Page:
For many years I've done the scheduling for a monthly Salon discussion group my wife and I are members of.
Pre-Covid, that used to be easy.
We'd meet in the homes belonging to the dozen or so people in the group. I kept track of where we met each month, doing my best to keep to a regular rotation among the various homes.
I'd ask the people who were next up in the rotation if they could host a meeting on a certain date. If they could, then I'd email everybody in the group to see if that date was OK for them.
Pretty damn simple.
Post-Covid scheduling also was easy for quite a while. From March 2020 until November 2021 we met either via Zoom, or, if the weather was warm and dry enough, outside in the back yard of one of our members.
In December 2021, when Covid cases were pretty minimal, we had a maskless in-person meeting at our house. Everyone survived. A few people chose not to attend the meeting, feeling they weren't ready yet to meet in person.
Now our discussion group is in an awkward period, along with the rest of the country, really.
Covid cases are rapidly declining, along with hospitalizations and deaths. But we're not quite in the endemic stage, when Covid simply becomes an ongoing problem to live with, like the flu.
So the twelve members of our group are representative of the range of attitudes toward Covid at this stage of the pandemic, which probably soon will become an endemic (using that word as a noun rather than an adjective).
Eight of us, including my wife and I, are fine with meeting in-person indoors.
Everybody in our group has been fully vaccinated and boosted. We're all Covid-careful. So getting together in someone's house seems low-risk. After all, we've been in public stores, gyms, and such with strangers who don't always wear a mask.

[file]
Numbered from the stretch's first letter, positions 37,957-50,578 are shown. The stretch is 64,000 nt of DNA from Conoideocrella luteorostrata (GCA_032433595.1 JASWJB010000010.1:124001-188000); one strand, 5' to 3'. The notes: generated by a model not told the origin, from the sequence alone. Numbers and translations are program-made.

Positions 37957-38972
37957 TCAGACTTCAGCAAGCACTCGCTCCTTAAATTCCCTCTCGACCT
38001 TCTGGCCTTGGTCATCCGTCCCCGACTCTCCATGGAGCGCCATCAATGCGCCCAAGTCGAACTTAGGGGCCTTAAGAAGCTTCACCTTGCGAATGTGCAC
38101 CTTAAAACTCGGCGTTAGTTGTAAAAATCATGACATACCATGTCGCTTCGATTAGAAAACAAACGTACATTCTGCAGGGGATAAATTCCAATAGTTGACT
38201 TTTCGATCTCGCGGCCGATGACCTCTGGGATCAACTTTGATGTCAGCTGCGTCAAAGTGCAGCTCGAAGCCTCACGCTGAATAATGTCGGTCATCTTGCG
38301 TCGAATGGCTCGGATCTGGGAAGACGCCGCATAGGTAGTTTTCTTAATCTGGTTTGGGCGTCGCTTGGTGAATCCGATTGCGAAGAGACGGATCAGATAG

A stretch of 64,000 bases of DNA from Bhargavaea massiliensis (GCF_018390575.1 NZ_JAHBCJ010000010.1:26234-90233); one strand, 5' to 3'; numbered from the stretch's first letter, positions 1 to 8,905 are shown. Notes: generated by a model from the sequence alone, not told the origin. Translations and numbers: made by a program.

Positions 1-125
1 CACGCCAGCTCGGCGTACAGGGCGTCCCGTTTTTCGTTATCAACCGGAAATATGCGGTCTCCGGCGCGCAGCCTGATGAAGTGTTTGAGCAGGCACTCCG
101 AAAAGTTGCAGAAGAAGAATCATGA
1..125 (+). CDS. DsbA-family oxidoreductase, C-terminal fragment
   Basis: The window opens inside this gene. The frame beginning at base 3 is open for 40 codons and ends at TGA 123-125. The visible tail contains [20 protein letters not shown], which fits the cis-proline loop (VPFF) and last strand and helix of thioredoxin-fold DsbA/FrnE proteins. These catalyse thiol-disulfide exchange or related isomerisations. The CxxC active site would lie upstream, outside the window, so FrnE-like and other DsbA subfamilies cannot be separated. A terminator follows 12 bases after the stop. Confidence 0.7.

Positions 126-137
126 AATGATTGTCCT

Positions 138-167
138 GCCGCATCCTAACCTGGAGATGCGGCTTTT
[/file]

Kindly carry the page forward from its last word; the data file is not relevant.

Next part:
Having a small private meeting with people you know and trust is considerably less risky. And naturally anyone who wants to, can wear a mask during the meeting, which reduces the Covid risk even more (likely to almost nothing).
However, four members of our group aren't ready yet to meet indoors. They're OK with meeting outdoors, but currently the weather is too unpredictable for that to be a good option.
This has made scheduling our March meeting difficult. I've always gone by the adage, "greatest good for the greatest number." If nine people can make a meeting on one date, and eleven on another date, I'll go with the day that works for the most people.
Problem is, a Zoom meeting would have the largest number of our members taking part. Yet eight of our twelve members prefer an in-person meeting.
That's the way we're going to go this month, with hopes better weather will enable us to meet outside soon -- a desirable option until the four people reluctant to meet indoors feel comfortable doing that.
Complicating things is the difficulty in gauging how strongly people feel about meeting indoors versus via Zoom. How is it possible to compare those who really hate Zoom meetings with those who really hate the idea of meeting indoors when Covid is still circulating in our community?
Is one form of hate more worthy? Maybe. Maybe not. But I don't know how to assess that, so I'm simply assuming that the opinion of someone who wants to meet indoors is equal to the opinion of someone who wants to meet via Zoom.
Anyway, these are interesting times we live in.
Everyone wants to get back to complete normal, but Covid isn't going to allow that for the foreseeable future. So we all have to navigate a course that leads as close to normal as possible, without veering off into the shoals of either excessive risk-taking or excessive caution.